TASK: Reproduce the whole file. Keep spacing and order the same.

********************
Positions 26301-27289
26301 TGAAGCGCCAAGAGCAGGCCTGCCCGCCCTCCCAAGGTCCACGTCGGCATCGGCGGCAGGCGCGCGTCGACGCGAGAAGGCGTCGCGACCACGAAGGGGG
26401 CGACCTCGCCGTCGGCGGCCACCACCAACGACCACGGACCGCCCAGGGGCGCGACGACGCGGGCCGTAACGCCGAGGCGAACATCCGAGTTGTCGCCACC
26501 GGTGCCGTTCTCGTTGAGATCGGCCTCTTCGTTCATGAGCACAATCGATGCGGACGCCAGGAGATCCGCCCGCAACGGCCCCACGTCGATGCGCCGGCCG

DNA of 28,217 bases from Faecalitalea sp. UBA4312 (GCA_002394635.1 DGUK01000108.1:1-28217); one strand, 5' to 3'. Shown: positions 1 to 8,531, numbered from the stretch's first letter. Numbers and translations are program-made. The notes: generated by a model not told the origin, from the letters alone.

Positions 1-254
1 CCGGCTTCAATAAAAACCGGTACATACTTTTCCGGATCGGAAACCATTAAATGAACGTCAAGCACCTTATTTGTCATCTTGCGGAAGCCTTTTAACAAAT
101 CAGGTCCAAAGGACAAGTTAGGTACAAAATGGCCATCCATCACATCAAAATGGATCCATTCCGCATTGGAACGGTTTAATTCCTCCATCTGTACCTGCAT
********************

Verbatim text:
Positions 26301-27289
26301 TGAAGCGCCAAGAGCAGGCCTGCCCGCCCTCCCAAGGTCCACGTCGGCATCGGCGGCAGGCGCGCGTCGACGCGAGAAGGCGTCGCGACCACGAAGGGGG
26401 CGACCTCGCCGTCGGCGGCCACCACCAACGACCACGGACCGCCCAGGGGCGCGACGACGCGGGCCGTAACGCCGAGGCGAACATCCGAGTTGTCGCCACC
26501 GGTGCCGTTCTCGTTGAGATCGGCCTCTTCGTTCATGAGCACAATCGATGCGGACGCCAGGAGATCCGCCCGCAACGGCCCCACGTCGATGCGCCGGCCG

DNA of 28,217 bases from Faecalitalea sp. UBA4312 (GCA_002394635.1 DGUK01000108.1:1-28217); one strand, 5' to 3'. Shown: positions 1 to 8,531, numbered from the stretch's first letter. Numbers and translations are program-made. The notes: generated by a model not told the origin, from the letters alone.

Positions 1-254
1 CCGGCTTCAATAAAAACCGGTACATACTTTTCCGGATCGGAAACCATTAAATGAACGTCAAGCACCTTATTTGTCATCTTGCGGAAGCCTTTTAACAAAT
101 CAGGTCCAAAGGACAAGTTAGGTACAAAATGGCCATCCATCACATCAAAATGGATCCATTCCGCATTGGAACGGTTTAATTCCTCCATCTGTACCTGCAT